Nairobi — The African Union has retreated from its earlier position on a possible military intervention in Cote d’Ivoire if the incumbent president Laurent Gbagbo does not hand over to Alassane Ouattara, the internationally recognized winner of the elections last November.
But on Saturday, Prime Minister Raila Odinga, the AU mediator in the Cote d’Ivoire crisis, said they would now pursue a negotiated settlement instead.
“The declared AU and ECOWAS positions are not about the use of force. Both organizations are committed to a peaceful resolution of the crisis firstly on principle and secondly because a negotiated settlement is the best way to lay the foundation for an inclusive and stable Ivorian nation after years of conflict,” Mr Odinga said.
Since Mr Odinga was appointed to mediate in the political standoff in Cote d’Ivoire, little obvious headway has been made to resolve the crisis.
Mr Odinga said the two leaders must now meet face-to-face and negotiate a peaceful settlement.
“Every day lost in moving forward towards a peaceful resolution of the crisis makes more imminent the spectre of further threats to peace and security in Ivory Coast and the region. That in turn would create continent-wide divisions,” Mr Odinga said.
He, however, added that Africa must stand ready to deploy other measures if a settlement cannot be agreed through negotiations.
“Our efforts are not about imposing democracy or free and fair elections. They are about avoiding a much greater disaster,” Mr Odinga said.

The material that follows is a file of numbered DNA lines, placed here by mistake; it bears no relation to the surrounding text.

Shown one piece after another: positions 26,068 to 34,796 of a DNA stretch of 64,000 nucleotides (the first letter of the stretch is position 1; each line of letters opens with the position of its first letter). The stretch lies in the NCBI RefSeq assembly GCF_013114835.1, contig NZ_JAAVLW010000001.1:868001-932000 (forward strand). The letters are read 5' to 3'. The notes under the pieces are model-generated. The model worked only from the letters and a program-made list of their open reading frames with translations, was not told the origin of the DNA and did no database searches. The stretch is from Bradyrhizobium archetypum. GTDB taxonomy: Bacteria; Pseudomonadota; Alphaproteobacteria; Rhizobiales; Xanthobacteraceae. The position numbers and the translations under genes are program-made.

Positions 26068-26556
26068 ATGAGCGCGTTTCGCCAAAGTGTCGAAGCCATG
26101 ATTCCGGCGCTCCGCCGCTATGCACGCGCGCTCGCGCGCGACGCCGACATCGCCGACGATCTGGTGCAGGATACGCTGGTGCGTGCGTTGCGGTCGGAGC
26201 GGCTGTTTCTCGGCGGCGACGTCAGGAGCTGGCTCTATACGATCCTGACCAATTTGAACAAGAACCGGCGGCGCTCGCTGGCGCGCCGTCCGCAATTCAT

Earlier this week, Ugandan President Museveni commented on the Ivorian crisis, suggesting instead that the AU sets up an ad hoc committee to find out how the conduct and results of the vote have generated a difference of opinion.
“There is a need for a serious approach that involves investigating the (electoral) process, including registration of voters and who voted,” presidential spokesman Tamale Mirundi said, quoting Mr Museveni.
“There should be investigations, not just declaring who has won. No, no, no!”
The West African country held a presidential rerun vote on November 28 in which the international community says Mr Ouattara defeated Mr Gbagbo.The UN, the AU and other international bodies have since asked Mr Gbagbo to peacefully hand over power to his rival.
But Mr Odinga described the political standoff in Ivory Coast as an African crisis for which only Africa can find a durable solution.
“It is, therefore, vital that we in the AU lead the way in immediately mobilising national, regional and international action to find a peaceful end to the crisis on the basis of resolutions already adopted by the AU and Ecowas,” said Mr Odinga.